Tiered Internet Services versus Net Neutrality: Notes from the Google Verizon Chapter (Part II)
The Tiered Internet Proposal: Google favours being pragmatic than principled.
Amid all the vitriol, one overlooked fact is that a Verizon, has agreed that the FCC should have the regulatory authority to enforce nondiscrimination, which is at the heart of net neutrality for its Wireline networks. That’s the good news. For Verizon, this is a short term loss in realizations in favour of a taking a stake in the future of Internet on Wireless.
The bad news is that the proposal wouldn’t require net neutrality on wireless networks.Google has clearly compromised the position on wireless net neutrality it held almost religiously. Both Google and Verizon realize that the future belongs to Wireless Internet and they had to hedge the future gain against a current loss, which is why, they have up their stakes in Fixed Line Internet.
What, Exactly, Is “Managed Services”? (Tiered Internet)
The first two components of the deal — net neutrality for wired networks, no net neutrality for wireless networks — are fairly straightforward. But it’s the third component, the mysterious “managed services” provision, that has proved most confusing and has the most controversial and potentially long-lasting implications.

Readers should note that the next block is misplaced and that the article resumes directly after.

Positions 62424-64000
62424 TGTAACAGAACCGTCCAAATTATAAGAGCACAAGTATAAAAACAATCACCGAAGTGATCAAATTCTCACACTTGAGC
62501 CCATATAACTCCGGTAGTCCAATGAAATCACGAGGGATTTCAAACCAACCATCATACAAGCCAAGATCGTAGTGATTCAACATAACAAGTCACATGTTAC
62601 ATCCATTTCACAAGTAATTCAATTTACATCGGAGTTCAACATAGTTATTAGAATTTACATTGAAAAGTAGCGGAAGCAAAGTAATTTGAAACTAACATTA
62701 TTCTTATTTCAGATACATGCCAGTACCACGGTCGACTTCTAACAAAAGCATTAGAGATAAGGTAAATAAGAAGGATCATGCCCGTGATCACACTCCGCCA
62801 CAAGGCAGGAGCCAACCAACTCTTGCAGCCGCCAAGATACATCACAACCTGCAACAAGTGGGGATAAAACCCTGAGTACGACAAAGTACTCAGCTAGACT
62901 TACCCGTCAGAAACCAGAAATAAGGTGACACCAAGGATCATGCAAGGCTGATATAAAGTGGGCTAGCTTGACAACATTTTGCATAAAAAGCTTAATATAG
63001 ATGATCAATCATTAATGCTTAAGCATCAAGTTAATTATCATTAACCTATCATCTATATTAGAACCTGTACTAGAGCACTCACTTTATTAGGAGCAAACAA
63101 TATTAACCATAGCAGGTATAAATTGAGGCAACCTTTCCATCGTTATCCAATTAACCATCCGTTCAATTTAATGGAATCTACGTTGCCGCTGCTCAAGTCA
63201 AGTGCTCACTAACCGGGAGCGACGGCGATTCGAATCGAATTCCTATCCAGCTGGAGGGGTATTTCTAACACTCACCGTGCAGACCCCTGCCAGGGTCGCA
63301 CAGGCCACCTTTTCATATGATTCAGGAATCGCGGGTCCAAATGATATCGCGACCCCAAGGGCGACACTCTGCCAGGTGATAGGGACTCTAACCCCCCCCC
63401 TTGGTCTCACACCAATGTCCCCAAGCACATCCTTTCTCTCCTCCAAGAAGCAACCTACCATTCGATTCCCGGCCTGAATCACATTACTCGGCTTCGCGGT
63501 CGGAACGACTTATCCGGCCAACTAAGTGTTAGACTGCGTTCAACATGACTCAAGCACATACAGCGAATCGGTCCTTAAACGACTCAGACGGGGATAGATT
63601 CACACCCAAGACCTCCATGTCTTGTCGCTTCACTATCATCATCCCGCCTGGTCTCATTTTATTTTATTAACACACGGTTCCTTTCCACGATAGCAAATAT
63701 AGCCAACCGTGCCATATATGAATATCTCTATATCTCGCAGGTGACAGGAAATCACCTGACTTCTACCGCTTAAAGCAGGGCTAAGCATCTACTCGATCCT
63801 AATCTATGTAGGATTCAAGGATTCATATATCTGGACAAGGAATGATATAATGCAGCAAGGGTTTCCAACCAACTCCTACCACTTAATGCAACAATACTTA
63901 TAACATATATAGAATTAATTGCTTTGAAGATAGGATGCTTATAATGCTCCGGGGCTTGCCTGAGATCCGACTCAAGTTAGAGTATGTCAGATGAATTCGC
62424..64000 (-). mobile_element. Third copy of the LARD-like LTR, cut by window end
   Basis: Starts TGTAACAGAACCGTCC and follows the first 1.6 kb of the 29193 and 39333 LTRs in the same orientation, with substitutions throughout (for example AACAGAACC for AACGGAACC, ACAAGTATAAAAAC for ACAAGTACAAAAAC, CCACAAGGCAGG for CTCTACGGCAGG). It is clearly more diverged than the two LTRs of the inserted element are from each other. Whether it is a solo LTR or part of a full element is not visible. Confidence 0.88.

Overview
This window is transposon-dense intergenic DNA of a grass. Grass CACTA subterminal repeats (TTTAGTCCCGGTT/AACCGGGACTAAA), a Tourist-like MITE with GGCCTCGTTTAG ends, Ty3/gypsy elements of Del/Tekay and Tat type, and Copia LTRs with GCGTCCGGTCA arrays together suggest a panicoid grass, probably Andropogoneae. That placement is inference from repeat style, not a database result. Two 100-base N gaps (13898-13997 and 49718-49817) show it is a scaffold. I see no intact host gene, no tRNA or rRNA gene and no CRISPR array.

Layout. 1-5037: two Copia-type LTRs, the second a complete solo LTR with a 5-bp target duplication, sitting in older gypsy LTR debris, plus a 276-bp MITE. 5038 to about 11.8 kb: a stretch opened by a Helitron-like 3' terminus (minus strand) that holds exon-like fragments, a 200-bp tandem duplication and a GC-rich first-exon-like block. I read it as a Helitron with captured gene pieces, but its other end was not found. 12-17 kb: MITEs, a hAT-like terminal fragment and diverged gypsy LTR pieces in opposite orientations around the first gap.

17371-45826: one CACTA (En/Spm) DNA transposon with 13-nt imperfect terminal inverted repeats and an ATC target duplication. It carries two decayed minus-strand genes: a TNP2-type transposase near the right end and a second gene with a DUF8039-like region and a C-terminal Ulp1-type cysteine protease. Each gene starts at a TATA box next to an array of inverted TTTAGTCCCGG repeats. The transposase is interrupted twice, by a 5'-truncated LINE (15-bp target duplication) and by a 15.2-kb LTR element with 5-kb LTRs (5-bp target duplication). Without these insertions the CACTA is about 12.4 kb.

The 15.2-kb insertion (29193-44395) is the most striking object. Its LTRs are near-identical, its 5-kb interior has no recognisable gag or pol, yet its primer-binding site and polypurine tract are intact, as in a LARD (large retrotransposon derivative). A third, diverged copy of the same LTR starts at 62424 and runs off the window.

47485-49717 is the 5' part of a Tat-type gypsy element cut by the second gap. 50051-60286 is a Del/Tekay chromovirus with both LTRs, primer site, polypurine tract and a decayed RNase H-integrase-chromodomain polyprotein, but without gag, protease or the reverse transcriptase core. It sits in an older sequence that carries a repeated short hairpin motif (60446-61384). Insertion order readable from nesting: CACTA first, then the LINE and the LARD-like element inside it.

In essence, Google and Verizon are proposing a separate network apart from the “public Internet,” where nondiscrimination wouldn’t apply and where interested parties would be able to buy huge chunks of bandwidth and superfast connections. Some of the benign-sounding uses Google and Verizon have mentioned are things like medical data that need a fast, secure network, or low-latency networks for hardcore Internet gamers. Managed services would be a faster, paid alternative to the public Internet, kind of like ultra-premium cable. For example, YouTube videos delivered faster than other content.
There is some merit in the advent of tiered services, but it all depends upon what levels of regulation, self-discipline and control that carriers are ready to impose on themselves. Then there is a the case that while favored services have some steam in the debate, there is also a lot of open innovation that the internet fosters. Imagine having You Tube or Twitter in a tightly regulated internet domain.